Friday, June 22, 2012

Gauging US Thoughts on Myanmar and the TPP

This week I attended the annual Washington Doorknock of the Asia-Pacific Council of American Chambers of Commerce (APCAC).   This is an opportunity for American Chambers of Commerce in Asia to hear from the Obama administration and the US Congress about their thoughts and opinions on Asia.   There were a few items that impact the ASEAN Economic Community (AEC):

First, State and Treasury department officials indicated that the official suspension of US Burma sanctions against the Myanmar regime will take place soon, and no later than Secretary of State Hillary Clinton’s visit to the ASEAN Regional Forum in Cambodia on July 12-13The suspension had been announced in May during a visit by the Myanmar foreign minister to Washington, but the formal suspension, in the form of a “general license” to do business with Myanmar, has not yet been issued by the Treasury department, which administers the Burma sanctions. 

The suspension will likely cover all of the issues discussed in my previous blog entry, with the additional likelihood that companies investing in Myanmar will have to file a periodic report on corporate social responsibility efforts.  The suspension will not likely result in a lifting of the ban on imports from Myanmar, as the U.S. Congress will likely pass an extension of the ban and other sanctions for an additional year (although President Obama’s ability to waive the sanctions will also continue).  The suspension comes as the US-ASEAN  Business Council and the American Chamber of Commerce plans two separate business missions to Yangon and Naypyidaw in July and August (I am going in the August mission).

Second, thoughts on the Trans Pacific Partnership (TPP) were mixed.  Most thought it would not be practical for the TPP to be completed this year although progress had been noted.  Some (mostly Republicans) thought that without Trade Promotion Authority (TPA), a statutory delegation of authority by the Congress to the President along with expedited consideration and voting procedures for Congress, a TPP result would be difficult to achieve.  Along with the long-stalled WTO Doha Roud, the TPP is the first major trade agreement the US has attempted to negotiate without TPA (or its predecessor Fast-Track) since the 1970’s, and trading partners will be reluctant to negotiate and conclude deals if they know that Congress will later rewrite the agreement during the consideration process.  In addition, TPA traditionally comes with formal notice and consultation processes to be followed by the Administration, which USTR has been following without statutory authority for TPP anyway.  Nevertheless, there were some complaints that without the TPA stipulations, USTR’s consultation process with Congress has been less satisfactory than its outreach efforts to other stakeholders such as non-governmental organizations.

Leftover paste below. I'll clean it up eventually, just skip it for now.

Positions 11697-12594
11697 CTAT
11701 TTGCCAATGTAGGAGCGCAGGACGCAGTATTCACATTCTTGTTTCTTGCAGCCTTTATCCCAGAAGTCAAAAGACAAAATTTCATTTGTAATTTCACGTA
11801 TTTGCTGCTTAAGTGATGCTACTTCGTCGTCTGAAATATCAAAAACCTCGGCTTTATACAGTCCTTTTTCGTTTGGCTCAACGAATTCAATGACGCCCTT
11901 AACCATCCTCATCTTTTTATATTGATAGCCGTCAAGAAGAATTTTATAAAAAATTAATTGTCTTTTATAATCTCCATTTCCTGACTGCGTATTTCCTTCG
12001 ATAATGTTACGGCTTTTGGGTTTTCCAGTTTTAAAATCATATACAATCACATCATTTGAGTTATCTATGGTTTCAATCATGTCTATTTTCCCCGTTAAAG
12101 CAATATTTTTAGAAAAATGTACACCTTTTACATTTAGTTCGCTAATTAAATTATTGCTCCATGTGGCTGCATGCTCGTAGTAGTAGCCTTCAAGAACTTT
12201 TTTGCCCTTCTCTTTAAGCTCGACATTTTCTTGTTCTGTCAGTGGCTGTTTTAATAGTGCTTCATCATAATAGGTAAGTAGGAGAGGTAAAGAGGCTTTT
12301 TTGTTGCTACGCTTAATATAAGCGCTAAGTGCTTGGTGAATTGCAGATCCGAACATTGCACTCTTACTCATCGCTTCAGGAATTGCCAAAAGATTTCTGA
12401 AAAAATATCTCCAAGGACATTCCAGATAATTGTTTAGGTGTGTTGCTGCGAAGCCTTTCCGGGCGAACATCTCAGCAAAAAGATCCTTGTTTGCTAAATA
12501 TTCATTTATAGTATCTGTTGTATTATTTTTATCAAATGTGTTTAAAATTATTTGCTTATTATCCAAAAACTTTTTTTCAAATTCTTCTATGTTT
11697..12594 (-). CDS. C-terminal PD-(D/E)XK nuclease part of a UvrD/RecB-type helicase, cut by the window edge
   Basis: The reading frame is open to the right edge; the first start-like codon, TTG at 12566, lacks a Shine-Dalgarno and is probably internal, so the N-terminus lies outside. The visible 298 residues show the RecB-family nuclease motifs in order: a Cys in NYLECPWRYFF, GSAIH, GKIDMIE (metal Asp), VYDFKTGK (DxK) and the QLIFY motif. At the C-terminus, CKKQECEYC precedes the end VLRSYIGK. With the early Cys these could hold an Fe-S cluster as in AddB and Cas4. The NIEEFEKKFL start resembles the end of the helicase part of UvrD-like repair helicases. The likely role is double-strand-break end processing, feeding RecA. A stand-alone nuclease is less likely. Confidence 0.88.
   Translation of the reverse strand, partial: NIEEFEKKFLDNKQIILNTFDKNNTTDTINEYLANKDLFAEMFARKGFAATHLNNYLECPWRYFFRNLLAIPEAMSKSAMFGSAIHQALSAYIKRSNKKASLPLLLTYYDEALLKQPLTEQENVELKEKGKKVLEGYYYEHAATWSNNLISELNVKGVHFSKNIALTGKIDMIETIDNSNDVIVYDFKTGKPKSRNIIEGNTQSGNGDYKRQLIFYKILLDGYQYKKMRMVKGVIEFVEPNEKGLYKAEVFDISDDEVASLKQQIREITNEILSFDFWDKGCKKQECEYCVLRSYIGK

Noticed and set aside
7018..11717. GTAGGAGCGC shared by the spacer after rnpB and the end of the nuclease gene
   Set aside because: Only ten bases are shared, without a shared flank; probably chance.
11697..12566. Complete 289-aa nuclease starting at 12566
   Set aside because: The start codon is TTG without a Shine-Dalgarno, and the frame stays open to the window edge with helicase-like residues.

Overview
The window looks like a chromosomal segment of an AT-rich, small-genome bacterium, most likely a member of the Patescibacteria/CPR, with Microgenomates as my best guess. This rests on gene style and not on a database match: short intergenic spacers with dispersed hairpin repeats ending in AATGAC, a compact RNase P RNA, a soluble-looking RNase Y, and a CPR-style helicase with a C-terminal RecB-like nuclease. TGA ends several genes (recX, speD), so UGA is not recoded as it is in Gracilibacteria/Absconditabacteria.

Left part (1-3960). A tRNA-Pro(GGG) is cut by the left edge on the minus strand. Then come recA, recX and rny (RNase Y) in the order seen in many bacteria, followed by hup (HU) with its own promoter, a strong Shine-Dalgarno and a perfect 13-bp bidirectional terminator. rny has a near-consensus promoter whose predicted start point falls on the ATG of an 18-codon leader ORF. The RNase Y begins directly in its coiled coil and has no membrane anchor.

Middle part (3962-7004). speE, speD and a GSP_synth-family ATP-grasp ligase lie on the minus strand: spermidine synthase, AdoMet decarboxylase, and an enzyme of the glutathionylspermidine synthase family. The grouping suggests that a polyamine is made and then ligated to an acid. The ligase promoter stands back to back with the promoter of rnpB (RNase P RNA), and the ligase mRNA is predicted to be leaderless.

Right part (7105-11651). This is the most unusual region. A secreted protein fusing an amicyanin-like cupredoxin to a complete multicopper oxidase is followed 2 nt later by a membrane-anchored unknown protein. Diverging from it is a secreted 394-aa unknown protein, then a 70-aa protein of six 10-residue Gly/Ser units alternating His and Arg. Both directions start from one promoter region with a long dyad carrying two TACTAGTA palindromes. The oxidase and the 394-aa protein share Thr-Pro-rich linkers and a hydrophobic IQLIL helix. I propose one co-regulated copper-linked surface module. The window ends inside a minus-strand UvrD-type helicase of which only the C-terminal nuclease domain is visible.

There was concern about how TPP could be linked up with US efforts to engage ASEAN more.  Major ASEAN members such as Malaysia, Indonesia and the Philippines are not in the TPP talks, and may not be ready to join for the foreseeable future due to their domestic political concerns.  One State official opined that perhaps a “half-way house” for these ASEAN members could be created so that ASEAN could have some linkages with the TPP; other officials thought that economic development in these ASEAN members would be better served by their joining the TPP talks in full, noting that Thailand had had its opportunity for a bilateral FTA with the US in the last decade and would already be in the TPP talks now if it had entered into an FTA.

Third, this was an opportunity to meet several US officials who have had a major impact on ASEAN, including Senator Daniel K. Inouye, the US Senate president pro tem, whom I have long admired as an Asia-Pacific American political pioneer:

During the meeting, he remembered his last visit to Yangon in 1966, making him one of the first US legislators to visit Myanmar/Burma.  Another notable legislator is Rep. Xavier Becerra, who had been offered the USTR position by President Obama.  USTR Ron Kirk has done an excellent job, but seeing Rep. Becerra in action during a panel makes me wonder what could have been achieved with him at USTR.